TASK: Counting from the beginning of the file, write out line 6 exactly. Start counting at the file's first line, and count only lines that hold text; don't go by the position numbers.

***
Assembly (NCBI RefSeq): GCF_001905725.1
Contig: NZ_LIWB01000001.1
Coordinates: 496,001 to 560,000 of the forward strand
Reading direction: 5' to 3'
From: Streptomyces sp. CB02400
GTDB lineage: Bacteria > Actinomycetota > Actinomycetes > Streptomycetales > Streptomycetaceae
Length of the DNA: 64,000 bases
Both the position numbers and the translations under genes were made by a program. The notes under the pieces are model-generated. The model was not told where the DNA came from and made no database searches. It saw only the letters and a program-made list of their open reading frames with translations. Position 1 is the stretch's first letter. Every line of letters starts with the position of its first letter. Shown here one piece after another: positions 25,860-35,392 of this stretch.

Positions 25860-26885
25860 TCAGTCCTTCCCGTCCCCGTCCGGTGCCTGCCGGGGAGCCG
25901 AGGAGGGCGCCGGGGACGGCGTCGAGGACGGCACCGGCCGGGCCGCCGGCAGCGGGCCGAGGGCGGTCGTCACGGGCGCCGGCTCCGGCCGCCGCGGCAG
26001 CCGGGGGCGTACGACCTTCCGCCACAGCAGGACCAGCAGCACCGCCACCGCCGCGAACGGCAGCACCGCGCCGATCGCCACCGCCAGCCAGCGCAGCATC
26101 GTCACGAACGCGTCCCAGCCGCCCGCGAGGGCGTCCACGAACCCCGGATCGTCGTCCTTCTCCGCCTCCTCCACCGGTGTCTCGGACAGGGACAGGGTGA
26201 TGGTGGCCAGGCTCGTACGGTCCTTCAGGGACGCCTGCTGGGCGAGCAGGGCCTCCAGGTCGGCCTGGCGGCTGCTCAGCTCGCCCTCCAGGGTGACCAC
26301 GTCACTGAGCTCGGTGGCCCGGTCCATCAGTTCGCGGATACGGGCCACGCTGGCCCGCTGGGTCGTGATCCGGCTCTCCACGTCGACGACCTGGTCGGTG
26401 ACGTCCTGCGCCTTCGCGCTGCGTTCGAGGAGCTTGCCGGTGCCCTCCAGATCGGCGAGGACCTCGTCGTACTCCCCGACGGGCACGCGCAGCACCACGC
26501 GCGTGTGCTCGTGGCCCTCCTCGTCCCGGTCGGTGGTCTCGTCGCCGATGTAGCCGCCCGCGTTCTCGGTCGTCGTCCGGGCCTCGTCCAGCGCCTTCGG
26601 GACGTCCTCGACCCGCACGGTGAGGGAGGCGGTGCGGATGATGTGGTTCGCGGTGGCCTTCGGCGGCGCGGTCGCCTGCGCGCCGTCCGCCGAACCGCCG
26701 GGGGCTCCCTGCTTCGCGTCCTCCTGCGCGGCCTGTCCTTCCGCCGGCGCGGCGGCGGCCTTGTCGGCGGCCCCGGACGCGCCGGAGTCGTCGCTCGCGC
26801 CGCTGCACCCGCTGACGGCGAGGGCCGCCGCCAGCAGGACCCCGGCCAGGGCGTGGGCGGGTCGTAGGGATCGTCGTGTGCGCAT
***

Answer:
GTDB lineage: Bacteria > Actinomycetota > Actinomycetes > Streptomycetales > Streptomycetaceae